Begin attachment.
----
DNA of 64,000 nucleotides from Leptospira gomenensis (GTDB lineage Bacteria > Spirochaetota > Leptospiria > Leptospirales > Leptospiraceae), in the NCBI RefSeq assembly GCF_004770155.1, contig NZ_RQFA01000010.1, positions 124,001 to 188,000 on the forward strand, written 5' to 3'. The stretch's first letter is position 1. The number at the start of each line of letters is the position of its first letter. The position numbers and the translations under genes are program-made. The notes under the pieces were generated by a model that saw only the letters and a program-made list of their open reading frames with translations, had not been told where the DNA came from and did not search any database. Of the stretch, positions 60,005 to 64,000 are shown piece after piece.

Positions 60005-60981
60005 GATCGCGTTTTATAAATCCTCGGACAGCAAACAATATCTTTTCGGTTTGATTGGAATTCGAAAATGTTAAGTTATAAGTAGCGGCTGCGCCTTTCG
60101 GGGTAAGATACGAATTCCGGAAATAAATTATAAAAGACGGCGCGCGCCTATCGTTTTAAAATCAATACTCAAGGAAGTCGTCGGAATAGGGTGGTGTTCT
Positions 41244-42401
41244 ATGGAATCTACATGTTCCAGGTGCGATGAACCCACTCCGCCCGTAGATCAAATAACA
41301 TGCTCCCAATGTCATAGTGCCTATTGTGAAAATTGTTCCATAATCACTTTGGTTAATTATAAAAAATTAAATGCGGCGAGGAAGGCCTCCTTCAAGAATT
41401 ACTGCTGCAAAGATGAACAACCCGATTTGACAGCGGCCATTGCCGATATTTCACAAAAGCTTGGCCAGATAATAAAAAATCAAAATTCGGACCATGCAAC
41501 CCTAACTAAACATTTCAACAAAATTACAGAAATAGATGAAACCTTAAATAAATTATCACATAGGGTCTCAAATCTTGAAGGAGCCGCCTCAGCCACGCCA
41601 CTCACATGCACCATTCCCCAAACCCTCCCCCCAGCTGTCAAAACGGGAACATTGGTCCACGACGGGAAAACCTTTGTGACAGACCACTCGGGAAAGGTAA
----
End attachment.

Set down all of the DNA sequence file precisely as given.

DNA of 64,000 nucleotides from Leptospira gomenensis (GTDB lineage Bacteria > Spirochaetota > Leptospiria > Leptospirales > Leptospiraceae), in the NCBI RefSeq assembly GCF_004770155.1, contig NZ_RQFA01000010.1, positions 124,001 to 188,000 on the forward strand, written 5' to 3'. The stretch's first letter is position 1. The number at the start of each line of letters is the position of its first letter. The position numbers and the translations under genes are program-made. The notes under the pieces were generated by a model that saw only the letters and a program-made list of their open reading frames with translations, had not been told where the DNA came from and did not search any database. Of the stretch, positions 60,005 to 64,000 are shown piece after piece.

Positions 60005-60981
60005 GATCGCGTTTTATAAATCCTCGGACAGCAAACAATATCTTTTCGGTTTGATTGGAATTCGAAAATGTTAAGTTATAAGTAGCGGCTGCGCCTTTCG
60101 GGGTAAGATACGAATTCCGGAAATAAATTATAAAAGACGGCGCGCGCCTATCGTTTTAAAATCAATACTCAAGGAAGTCGTCGGAATAGGGTGGTGTTCT
Positions 41244-42401
41244 ATGGAATCTACATGTTCCAGGTGCGATGAACCCACTCCGCCCGTAGATCAAATAACA
41301 TGCTCCCAATGTCATAGTGCCTATTGTGAAAATTGTTCCATAATCACTTTGGTTAATTATAAAAAATTAAATGCGGCGAGGAAGGCCTCCTTCAAGAATT
41401 ACTGCTGCAAAGATGAACAACCCGATTTGACAGCGGCCATTGCCGATATTTCACAAAAGCTTGGCCAGATAATAAAAAATCAAAATTCGGACCATGCAAC
41501 CCTAACTAAACATTTCAACAAAATTACAGAAATAGATGAAACCTTAAATAAATTATCACATAGGGTCTCAAATCTTGAAGGAGCCGCCTCAGCCACGCCA
41601 CTCACATGCACCATTCCCCAAACCCTCCCCCCAGCTGTCAAAACGGGAACATTGGTCCACGACGGGAAAACCTTTGTGACAGACCACTCGGGAAAGGTAA